Ease of Use


At 500 grams per pair, the Nomad Pro is relatively lightweight and packs well when you're not on your split. The simple design allows for easy rolling or folding into a small package. This is because the Universal kit includes simple tip and tail clips that do not add any bulk.

The universal attachment system requires the user to install the tail clip with rivets  which can take some time and accuracy before you hit the trailhead. For use with Jones Splitboard  a pre-sized model exists for straight to trailhead convenience.
The universal attachment system requires the user to install the tail clip with rivets, which can take some time and accuracy before you hit the trailhead. For use with Jones Splitboard, a pre-sized model exists for straight to trailhead convenience.

Unless you use rivets in your daily life, this installation may challenge you to learn some new skills. Jones does have a nice video explaining this process, but compared to the pre-attached or simple DIY attachment systems, the setup required for Jones' skins is a much longer process.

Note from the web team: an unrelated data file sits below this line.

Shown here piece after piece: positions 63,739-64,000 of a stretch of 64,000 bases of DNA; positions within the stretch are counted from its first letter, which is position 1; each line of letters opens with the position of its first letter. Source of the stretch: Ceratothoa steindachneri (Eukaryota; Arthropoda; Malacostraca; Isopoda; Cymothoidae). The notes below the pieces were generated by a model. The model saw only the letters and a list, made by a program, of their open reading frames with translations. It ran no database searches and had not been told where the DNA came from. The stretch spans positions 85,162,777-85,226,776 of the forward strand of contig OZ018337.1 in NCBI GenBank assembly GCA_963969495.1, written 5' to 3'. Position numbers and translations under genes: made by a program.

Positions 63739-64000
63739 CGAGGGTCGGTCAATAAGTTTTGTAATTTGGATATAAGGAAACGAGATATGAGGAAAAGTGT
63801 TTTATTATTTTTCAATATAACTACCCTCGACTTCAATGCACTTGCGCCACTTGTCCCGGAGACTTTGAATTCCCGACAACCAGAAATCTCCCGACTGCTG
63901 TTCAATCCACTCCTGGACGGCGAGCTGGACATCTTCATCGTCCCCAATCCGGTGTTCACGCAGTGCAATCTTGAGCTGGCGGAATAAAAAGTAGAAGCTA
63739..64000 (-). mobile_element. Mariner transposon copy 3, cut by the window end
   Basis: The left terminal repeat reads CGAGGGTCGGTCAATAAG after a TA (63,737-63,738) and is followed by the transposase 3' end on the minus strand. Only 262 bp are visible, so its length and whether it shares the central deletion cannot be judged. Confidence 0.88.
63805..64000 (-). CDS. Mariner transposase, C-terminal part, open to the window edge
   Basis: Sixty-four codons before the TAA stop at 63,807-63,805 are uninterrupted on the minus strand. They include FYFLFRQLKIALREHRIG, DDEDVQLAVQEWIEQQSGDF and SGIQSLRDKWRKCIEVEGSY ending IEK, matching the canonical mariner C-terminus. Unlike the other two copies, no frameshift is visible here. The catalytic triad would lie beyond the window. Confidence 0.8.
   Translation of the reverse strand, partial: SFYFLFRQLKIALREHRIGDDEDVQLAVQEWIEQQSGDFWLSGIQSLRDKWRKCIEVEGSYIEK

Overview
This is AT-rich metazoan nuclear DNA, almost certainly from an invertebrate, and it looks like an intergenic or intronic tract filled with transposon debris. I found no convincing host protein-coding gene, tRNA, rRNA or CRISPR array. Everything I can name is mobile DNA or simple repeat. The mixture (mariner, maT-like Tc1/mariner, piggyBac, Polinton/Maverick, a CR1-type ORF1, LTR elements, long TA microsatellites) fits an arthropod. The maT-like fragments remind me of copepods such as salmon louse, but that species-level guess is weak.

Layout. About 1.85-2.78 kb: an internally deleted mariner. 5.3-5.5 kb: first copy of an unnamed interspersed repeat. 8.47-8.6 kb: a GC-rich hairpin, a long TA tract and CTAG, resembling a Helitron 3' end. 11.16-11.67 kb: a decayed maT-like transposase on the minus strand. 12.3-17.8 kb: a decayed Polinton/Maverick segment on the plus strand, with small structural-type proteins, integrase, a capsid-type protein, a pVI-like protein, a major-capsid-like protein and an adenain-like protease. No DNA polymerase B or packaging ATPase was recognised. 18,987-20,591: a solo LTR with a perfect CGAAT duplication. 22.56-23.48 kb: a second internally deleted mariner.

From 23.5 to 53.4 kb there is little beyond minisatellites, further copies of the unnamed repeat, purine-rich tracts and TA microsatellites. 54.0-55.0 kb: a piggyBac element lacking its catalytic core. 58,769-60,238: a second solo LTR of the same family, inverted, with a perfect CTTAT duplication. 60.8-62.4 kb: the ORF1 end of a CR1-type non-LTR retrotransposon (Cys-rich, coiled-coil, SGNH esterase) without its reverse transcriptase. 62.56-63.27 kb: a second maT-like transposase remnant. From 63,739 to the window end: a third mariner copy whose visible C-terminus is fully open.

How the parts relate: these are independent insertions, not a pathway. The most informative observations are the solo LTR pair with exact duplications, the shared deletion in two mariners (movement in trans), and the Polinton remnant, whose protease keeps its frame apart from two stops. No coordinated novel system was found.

Attachment System


The tip connector is a simple, traditional metal loop with a rubber gasket factory sewn to the skin material; this is a time tested design that works fine. As with any tip connector, but especially sewn ones, avoid placing the tip on the split ski and pulling the ski apart in this fashion. This is an easy way to break the tip attachment.

The simple tip attachment of the Nomad Pro enables compact rolling and a secure connection.
The simple tip attachment of the Nomad Pro enables compact rolling and a secure connection.

The extra and curved skin material at the top requires an attentive application as it is possible for snow to sneak in underneath the skin from near the tip. This snow intrusion can work its way toward the tail and challenge the overall skin adhesion. Few tip connectors even attempt to fix this issue, and those that do provide better performance are not immune to the condition.

The tail clip is simple  secure  and has excellent adjustability.
The tail clip is simple, secure, and has excellent adjustability.

The Nomad Pro with the tail clip engaged.
The Nomad Pro with the tail clip engaged.